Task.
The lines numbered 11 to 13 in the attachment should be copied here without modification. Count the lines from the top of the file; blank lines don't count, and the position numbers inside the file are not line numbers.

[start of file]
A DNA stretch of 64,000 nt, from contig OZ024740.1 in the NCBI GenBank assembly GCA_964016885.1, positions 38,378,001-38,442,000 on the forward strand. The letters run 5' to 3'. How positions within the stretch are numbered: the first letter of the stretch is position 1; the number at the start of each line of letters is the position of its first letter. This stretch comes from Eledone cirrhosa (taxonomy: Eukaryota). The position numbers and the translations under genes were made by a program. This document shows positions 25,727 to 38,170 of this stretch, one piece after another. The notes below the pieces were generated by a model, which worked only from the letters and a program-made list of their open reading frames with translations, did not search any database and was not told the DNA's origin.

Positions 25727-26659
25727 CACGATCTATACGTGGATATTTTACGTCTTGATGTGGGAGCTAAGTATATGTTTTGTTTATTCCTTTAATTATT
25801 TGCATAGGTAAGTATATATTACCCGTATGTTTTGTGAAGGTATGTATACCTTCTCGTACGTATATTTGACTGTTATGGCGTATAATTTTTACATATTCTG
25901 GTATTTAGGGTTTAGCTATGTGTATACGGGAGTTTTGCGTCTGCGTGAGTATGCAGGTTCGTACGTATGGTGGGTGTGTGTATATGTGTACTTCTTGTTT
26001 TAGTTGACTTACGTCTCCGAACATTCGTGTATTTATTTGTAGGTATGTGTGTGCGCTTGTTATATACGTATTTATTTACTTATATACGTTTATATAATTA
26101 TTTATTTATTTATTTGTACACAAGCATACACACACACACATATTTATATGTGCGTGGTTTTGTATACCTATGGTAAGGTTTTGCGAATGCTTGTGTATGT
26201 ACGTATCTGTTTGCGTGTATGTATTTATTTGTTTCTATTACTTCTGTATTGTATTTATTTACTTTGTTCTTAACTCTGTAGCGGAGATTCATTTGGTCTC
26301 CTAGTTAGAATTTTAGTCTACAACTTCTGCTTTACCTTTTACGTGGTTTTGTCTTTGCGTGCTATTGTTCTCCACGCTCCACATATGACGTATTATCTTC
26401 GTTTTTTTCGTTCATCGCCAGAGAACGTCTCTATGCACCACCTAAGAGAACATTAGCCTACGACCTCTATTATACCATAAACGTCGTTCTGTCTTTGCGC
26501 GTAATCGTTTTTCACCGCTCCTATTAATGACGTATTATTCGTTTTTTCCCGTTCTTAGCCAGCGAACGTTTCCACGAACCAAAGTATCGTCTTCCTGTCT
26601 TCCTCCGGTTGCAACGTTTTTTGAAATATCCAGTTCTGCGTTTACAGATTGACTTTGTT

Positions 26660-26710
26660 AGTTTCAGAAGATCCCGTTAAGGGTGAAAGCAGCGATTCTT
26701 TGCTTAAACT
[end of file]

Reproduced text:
26501 GTAATCGTTTTTCACCGCTCCTATTAATGACGTATTATTCGTTTTTTCCCGTTCTTAGCCAGCGAACGTTTCCACGAACCAAAGTATCGTCTTCCTGTCT
26601 TCCTCCGGTTGCAACGTTTTTTGAAATATCCAGTTCTGCGTTTACAGATTGACTTTGTT

Positions 26660-26710